This process improvement method provides “a set of concepts, principles, and tools used to create and deliver the most value from the customer’s perspective while consuming the fewest resources”.[7,8] Express Workout is a Lean tool used for intense team problem solving; it is a tool that emphasizes speed, with the team identifying countermeasures and creating action plans to address barriers to optimal performance in a short period of time. Value stream mapping (VSM) was used to develop action plans for the delivery of SCPs within each disease group (Table). VSM provided a simple diagram of every step in the patient and information flow that was needed to complete each task in the process (eg, create the SCP). Specifically, VSM used visual representation to display the patient path and information flow from the beginning to the end of the process (Figure). It helped people understand how the process was supposed to work, helped them reach agreement on how well the process was actually working, helped uncover inefficiencies and problems with flow in the value stream, and helped people reach agreement on what changes needed to be made to effect improvements. We used VSM to define the steps needed to develop and deliver SCPs for all patients, since an SCP process did not exist.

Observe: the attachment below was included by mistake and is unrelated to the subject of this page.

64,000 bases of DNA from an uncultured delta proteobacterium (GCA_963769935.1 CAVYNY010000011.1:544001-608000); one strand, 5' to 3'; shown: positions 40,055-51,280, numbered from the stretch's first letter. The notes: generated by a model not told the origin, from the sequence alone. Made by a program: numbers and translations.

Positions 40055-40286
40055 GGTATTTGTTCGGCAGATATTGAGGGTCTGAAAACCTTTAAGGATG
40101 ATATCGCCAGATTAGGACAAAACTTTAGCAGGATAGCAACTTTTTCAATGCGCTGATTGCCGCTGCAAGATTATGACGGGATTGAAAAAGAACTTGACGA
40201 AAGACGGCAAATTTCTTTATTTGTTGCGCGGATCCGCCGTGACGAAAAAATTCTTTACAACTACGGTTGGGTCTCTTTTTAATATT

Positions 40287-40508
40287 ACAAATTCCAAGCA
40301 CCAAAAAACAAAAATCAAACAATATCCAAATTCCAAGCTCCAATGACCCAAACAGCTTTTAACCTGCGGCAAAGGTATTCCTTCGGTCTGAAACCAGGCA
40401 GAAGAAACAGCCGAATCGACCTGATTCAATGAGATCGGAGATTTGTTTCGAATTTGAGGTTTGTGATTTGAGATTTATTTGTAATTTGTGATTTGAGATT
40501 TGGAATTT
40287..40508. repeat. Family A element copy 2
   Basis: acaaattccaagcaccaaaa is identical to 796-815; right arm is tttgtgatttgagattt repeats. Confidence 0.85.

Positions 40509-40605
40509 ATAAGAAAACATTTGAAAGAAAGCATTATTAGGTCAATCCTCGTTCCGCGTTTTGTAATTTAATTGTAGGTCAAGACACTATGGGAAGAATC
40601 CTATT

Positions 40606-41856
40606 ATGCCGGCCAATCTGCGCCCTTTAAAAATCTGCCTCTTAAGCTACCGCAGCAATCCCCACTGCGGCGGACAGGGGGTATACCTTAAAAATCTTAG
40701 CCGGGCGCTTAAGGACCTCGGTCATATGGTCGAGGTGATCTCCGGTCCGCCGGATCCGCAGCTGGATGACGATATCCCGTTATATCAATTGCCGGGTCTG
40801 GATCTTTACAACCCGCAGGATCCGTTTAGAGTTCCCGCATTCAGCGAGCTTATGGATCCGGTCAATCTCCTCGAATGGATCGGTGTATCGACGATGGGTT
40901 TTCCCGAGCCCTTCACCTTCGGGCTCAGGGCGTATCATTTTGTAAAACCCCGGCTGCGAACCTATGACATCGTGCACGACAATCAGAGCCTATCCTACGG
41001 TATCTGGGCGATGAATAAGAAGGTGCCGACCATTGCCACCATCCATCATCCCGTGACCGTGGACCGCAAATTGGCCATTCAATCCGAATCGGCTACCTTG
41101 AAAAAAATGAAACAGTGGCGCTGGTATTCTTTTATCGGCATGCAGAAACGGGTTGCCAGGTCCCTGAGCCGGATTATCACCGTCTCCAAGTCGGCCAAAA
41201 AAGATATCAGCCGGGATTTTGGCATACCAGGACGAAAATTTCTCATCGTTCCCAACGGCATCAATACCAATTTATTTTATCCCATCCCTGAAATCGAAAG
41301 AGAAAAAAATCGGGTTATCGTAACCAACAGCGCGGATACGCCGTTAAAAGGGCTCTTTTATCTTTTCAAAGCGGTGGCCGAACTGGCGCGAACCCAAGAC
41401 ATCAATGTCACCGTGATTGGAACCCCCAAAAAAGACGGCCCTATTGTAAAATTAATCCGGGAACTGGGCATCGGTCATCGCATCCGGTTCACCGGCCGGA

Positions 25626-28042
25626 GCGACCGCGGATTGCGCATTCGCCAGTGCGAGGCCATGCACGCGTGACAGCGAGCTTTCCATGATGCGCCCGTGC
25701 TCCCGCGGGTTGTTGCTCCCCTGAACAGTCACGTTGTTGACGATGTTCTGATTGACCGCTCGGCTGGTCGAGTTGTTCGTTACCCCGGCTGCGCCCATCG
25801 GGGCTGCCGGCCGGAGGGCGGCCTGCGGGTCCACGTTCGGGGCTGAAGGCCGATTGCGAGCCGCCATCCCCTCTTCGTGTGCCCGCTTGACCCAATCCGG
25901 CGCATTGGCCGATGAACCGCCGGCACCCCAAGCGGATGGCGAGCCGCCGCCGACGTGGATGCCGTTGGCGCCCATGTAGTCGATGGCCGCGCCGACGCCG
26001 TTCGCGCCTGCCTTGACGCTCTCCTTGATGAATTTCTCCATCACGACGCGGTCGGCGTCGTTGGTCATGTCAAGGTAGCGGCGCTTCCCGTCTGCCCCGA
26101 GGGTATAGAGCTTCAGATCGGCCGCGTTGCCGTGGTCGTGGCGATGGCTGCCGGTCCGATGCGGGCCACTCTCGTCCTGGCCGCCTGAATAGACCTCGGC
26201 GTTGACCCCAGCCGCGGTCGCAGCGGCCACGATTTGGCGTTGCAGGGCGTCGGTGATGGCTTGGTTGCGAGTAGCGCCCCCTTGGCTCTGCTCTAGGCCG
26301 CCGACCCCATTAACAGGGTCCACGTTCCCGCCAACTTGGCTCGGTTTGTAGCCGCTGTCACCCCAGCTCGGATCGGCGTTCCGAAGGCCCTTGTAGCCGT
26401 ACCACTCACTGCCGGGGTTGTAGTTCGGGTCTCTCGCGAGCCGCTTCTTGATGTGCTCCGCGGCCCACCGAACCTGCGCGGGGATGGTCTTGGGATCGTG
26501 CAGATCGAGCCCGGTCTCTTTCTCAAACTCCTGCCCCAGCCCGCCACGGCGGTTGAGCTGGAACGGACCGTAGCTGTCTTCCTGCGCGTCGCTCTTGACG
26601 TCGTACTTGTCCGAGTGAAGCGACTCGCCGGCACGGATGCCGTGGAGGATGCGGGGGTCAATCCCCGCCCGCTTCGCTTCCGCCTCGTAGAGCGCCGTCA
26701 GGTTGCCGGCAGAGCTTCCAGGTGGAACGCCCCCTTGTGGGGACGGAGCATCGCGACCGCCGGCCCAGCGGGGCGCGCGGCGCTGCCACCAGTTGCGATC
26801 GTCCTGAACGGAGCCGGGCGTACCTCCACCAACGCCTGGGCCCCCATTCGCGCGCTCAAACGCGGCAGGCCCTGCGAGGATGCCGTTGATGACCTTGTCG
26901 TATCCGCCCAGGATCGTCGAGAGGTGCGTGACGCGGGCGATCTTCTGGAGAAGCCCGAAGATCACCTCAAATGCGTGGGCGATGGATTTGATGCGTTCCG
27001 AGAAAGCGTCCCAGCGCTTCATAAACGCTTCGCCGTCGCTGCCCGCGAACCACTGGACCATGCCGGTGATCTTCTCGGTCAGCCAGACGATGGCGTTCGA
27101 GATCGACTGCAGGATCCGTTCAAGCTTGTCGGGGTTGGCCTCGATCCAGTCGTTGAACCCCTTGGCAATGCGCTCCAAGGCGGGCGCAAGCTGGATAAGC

We initially had Epic create the generic American Society of Clinical Oncology (ASCO) template content, modifying the look and feel to meet the specific needs of our institution (Epic@UNC). This was occurring at the same time that the national Epic organization was working with other users to anticipate the CoC Standard 3.3 and making this template available to other institutions.

We identified a physician in each disease group to champion SCP development and delivery within the group. This champion also appointed a disease group team leader (nurse practitioner or navigator) to be the point person who would oversee communication between his or her group and study staff for this project and who would help identify multidisciplinary groups of physicians, nurse practitioners, nurse navigators, and Patient and Family Advisory Board members from that disease group.